If you don’t really know much about the process of filing bankruptcy, it can seem a little enticing. You’re broke, and this magical court proceeding will get all the collectors off your back, right?
That’s not always the way things go, and you shouldn’t jump into bankruptcy without understanding the full scope of consequences. Start learning more now, and check out a brief overview of some of the specifics surrounding the legal implications of filing personal bankruptcy.
The different types of bankruptcy
In terms of personal bankruptcy, you really only need to know about two different types of bankruptcy. Chapter 7 and Chapter 13 bankruptcy are the main two types filed by the individual.
Chapter 7 bankruptcy is what most people think about when considering the repercussions of bankruptcy. Also known by the name of “straight bankruptcy,” Chapter 7 will require you to pair up with a court-appointed trustee and sell any viable assets. The proceeds are used to pay off a portion of your debt. The rest of the total is forgiven once your bankruptcy is discharged.
Chapter 13 bankruptcy will allow you to keep your “stuff” in return for you paying most or all of your debt. Your legal representation will negotiate a total repayment amount. You’ll have a monthly payment to whittle away the debt owed, but the interruption in your life will be a little less invasive.
When you need a lawyer
You don’t always need a lawyer to handle your bankruptcy case. You can file for yourself, but you may put yourself at unnecessary risk of losing things without a lawyer. It’s best to have someone who is knowledgeable about the situation on your side.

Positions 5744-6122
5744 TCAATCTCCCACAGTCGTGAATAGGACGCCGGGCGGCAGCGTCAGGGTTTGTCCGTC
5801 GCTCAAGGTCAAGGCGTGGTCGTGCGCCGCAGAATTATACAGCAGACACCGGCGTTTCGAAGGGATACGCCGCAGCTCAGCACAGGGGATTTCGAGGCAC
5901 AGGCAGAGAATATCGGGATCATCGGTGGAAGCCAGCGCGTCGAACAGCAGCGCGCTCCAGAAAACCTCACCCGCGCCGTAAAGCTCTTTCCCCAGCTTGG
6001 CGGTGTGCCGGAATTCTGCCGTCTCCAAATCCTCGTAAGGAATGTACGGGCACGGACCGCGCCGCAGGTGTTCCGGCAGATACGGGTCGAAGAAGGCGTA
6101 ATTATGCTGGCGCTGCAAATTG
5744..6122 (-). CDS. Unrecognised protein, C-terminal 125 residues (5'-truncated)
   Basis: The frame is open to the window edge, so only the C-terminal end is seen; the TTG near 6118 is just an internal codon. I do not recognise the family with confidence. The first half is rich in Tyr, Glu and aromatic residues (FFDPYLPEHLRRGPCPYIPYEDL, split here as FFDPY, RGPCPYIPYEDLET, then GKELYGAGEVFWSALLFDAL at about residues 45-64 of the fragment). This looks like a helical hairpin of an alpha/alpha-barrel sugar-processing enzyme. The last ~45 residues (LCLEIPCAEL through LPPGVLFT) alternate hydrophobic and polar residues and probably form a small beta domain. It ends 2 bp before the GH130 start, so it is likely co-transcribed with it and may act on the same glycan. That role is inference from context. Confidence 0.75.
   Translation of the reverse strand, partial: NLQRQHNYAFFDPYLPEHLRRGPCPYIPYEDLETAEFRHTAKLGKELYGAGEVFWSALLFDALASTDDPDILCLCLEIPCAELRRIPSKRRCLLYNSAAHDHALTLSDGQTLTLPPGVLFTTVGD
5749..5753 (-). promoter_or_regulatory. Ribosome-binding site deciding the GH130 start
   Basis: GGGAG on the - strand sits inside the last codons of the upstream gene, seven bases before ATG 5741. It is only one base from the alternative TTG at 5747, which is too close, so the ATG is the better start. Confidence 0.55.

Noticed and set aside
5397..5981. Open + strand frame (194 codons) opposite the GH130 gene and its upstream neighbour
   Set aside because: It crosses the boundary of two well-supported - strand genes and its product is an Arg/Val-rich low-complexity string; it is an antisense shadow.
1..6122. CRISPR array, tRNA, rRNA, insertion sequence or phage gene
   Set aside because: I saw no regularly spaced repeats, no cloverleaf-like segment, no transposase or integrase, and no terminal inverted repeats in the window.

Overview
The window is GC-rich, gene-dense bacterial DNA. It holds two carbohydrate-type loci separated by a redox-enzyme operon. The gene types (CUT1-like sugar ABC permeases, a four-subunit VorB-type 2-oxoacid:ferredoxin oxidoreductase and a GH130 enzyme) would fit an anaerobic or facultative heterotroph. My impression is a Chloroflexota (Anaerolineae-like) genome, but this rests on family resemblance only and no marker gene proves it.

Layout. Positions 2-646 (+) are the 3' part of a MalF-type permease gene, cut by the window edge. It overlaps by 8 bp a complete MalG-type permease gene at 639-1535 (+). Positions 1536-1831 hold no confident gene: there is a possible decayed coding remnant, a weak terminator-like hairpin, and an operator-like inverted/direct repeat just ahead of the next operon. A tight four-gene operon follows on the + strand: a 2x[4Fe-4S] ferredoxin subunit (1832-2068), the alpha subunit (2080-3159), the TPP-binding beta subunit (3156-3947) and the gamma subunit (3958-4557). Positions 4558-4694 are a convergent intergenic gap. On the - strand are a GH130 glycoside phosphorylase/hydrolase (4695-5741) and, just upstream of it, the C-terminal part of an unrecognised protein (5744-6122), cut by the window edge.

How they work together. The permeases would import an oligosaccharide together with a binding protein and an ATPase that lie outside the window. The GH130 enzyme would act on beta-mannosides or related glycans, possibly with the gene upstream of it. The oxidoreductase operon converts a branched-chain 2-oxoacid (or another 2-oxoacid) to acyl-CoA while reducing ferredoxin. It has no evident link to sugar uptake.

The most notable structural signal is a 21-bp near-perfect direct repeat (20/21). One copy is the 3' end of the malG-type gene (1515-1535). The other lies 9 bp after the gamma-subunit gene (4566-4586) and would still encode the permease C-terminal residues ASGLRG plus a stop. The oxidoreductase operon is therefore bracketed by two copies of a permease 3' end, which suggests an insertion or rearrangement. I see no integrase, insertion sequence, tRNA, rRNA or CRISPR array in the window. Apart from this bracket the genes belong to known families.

A few legal terms to understand
Just so you don’t find yourself in a situation where you don’t understand what is being said, check out a few definitions. Here are a few of the most common terms you’ll see when you file for bankruptcy.
- Bankruptcy trustee – A trustee is a court-appointed individual who is responsible for overseeing the repayment of your debt. Whether it be selling off your “stuff” or making sure you pay your monthly payments, your bankruptcy trustee is like the “principal.”
- Discharged bankruptcy – When your bankruptcy issues are complete and resolved, the court refers to your debt as discharged.
- Liquidation – This is when the trustee sells off all of your qualified assets to convert them into “liquid” funds.
- Means test – You have to prove that your broke before you’re allowed to qualify for bankruptcy. The means test is simply the process the court uses to determine whether or not you’re broke enough to file.
Debts that won’t go away with bankruptcy
There are some debts that simply cannot be discharged by filing bankruptcy. Check out this short list of a few non-negotiable debts.
- Student loans
- Alimony ordered by the court
- Child support payments
- Government fines or penalties
- Court fines and fees
- Taxes owed to the U.S. government
Go into bankruptcy without blinders, and continue educating yourself. The more you know, the better equipped you will be to handle the situation.